In FIG. 7 the carton box 10' shown is of less depth than the carton of FIGS. 4 and 6 and is manufactured without the usual top flaps. The side walls 19 are provided with integrally formed flaps 20 which are bent at right angles inwardly as clearly shown in the cutaway portion of this figure.
The end flaps 21 are elongated and partially bent over the flaps 20 with the free ends 22 thereof again bent to lie in a plane parallel to the box bottom wall 23 and be anchored thereto by staples 18 which also extend into the areas of the base element between the parallel corrugations 15.
It should be obvious that the strip base element, shown in FIG. 6, might readily be used with the carton 10' of FIG. 7.
However heavily-loaded such a carton pallet may be, there is no likelihood of the collapse of the base element 11 (11'). This is assured since there can be no spreading of the base element because of the staple and/ or adhesive bonding of the contacting areas of the carton bottom with the base element between its corrugations.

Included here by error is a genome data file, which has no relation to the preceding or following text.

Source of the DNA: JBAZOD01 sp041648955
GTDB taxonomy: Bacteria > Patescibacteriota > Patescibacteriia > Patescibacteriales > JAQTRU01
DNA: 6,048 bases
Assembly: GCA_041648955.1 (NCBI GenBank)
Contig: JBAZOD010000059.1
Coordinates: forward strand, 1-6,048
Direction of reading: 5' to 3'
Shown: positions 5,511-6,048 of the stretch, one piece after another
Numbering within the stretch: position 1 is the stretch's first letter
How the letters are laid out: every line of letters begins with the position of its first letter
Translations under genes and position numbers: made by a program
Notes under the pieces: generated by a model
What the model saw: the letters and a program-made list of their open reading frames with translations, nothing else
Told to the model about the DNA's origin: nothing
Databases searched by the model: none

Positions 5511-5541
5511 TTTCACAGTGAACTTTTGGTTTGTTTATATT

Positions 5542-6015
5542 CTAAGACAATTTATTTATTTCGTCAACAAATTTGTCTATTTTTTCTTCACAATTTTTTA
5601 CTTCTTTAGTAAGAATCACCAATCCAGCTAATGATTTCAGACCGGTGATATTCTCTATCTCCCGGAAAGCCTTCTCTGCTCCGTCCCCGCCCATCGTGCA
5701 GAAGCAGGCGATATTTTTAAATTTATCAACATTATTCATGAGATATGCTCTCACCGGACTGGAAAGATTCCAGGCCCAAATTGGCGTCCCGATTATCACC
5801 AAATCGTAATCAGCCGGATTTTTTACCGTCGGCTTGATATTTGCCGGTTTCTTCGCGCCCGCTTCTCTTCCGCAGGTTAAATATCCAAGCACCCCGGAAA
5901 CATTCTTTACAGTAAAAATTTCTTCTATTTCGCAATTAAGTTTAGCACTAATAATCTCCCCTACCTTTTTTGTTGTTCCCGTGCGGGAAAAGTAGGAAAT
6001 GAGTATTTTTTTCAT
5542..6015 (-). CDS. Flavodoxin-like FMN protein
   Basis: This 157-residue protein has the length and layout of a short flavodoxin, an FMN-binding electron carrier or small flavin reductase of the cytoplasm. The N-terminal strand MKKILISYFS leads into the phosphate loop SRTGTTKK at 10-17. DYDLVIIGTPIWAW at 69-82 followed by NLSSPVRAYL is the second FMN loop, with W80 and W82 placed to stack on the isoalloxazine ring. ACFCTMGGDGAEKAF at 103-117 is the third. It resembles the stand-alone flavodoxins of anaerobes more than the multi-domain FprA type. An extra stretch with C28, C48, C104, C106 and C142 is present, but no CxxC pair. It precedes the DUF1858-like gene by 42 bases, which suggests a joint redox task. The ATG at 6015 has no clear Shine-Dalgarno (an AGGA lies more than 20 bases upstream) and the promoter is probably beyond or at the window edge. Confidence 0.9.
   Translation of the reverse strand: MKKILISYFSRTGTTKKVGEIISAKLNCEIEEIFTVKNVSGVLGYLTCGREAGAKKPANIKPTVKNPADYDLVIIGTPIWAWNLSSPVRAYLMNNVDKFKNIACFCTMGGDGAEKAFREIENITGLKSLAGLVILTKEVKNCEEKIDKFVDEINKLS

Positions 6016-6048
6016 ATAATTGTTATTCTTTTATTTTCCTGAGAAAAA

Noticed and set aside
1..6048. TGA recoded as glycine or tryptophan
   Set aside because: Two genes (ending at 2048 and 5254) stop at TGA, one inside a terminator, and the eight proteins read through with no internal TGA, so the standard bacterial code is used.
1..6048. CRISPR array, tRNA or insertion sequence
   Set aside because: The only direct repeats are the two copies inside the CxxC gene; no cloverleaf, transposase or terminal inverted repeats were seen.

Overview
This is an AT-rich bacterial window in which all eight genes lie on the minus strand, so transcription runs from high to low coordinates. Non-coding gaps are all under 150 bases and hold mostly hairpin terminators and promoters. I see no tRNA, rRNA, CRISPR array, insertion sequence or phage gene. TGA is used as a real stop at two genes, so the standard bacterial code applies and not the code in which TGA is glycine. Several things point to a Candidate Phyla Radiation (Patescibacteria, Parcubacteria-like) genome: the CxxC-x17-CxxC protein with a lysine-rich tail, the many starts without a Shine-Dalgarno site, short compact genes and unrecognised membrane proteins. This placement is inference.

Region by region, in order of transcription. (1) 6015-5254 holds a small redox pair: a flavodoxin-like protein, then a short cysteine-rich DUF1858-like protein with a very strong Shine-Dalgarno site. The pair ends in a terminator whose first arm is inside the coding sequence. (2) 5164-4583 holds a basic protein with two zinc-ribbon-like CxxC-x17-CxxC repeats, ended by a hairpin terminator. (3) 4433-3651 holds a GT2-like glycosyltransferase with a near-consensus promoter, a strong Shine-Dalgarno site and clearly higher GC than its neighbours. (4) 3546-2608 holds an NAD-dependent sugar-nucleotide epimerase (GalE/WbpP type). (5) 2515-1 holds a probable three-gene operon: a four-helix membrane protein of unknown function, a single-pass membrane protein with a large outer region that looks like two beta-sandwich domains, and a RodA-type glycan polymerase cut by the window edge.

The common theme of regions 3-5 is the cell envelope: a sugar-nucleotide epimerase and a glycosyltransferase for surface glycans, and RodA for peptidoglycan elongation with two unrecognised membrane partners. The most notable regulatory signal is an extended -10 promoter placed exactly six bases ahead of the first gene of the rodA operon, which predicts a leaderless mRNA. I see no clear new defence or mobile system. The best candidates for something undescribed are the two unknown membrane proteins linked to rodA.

Although but one specific embodiment of this invention is herein shown and described it will be understood that details of the construction shown may be altered or omitted without departing from the spirit of the invention as defined by the following claims.
1. A load-supporting pallet comprising a carton, a base element structured from thin layers of tough-textured paper laminated on a continuous wood-veneer core and formed with spaced parallel corrugations extending in one dimension, the bottom of the carton constituting a cargosupporting deck overlying one corrugated face of the base element and bonded to the base element along contacting areas to retain the corrugated character of the base element when subjected to supporting a load.
2. A load-supporting pallet as set forth in claim 1 wherein the base element is one piece of the same dimension as the bottom of the carton.
3. A load-supporting pallet as set forth in claim 1 wherein the base element is in the form of separate strips each of a length equal to one dimension of the carton bottom and are disposed in spaced parallel relationship to 1 the other dimension of the carton bottom with the corru- 4 gations of the strips aligned in parallel relationship to the one dimension of the carton bottom.
References Cited by the Examiner UNITED STATES PATENTS 1,892,527 12/1932 Gray 22914 2,544,743 3/1951 Vrabcak 10855 X 3,073,500 1/1963 Goodrich et a1. 229-14 3,135,128 6/1964 Fleming et a1. 108-55 FRANKLIN T. GARRETT, Primary Examiner.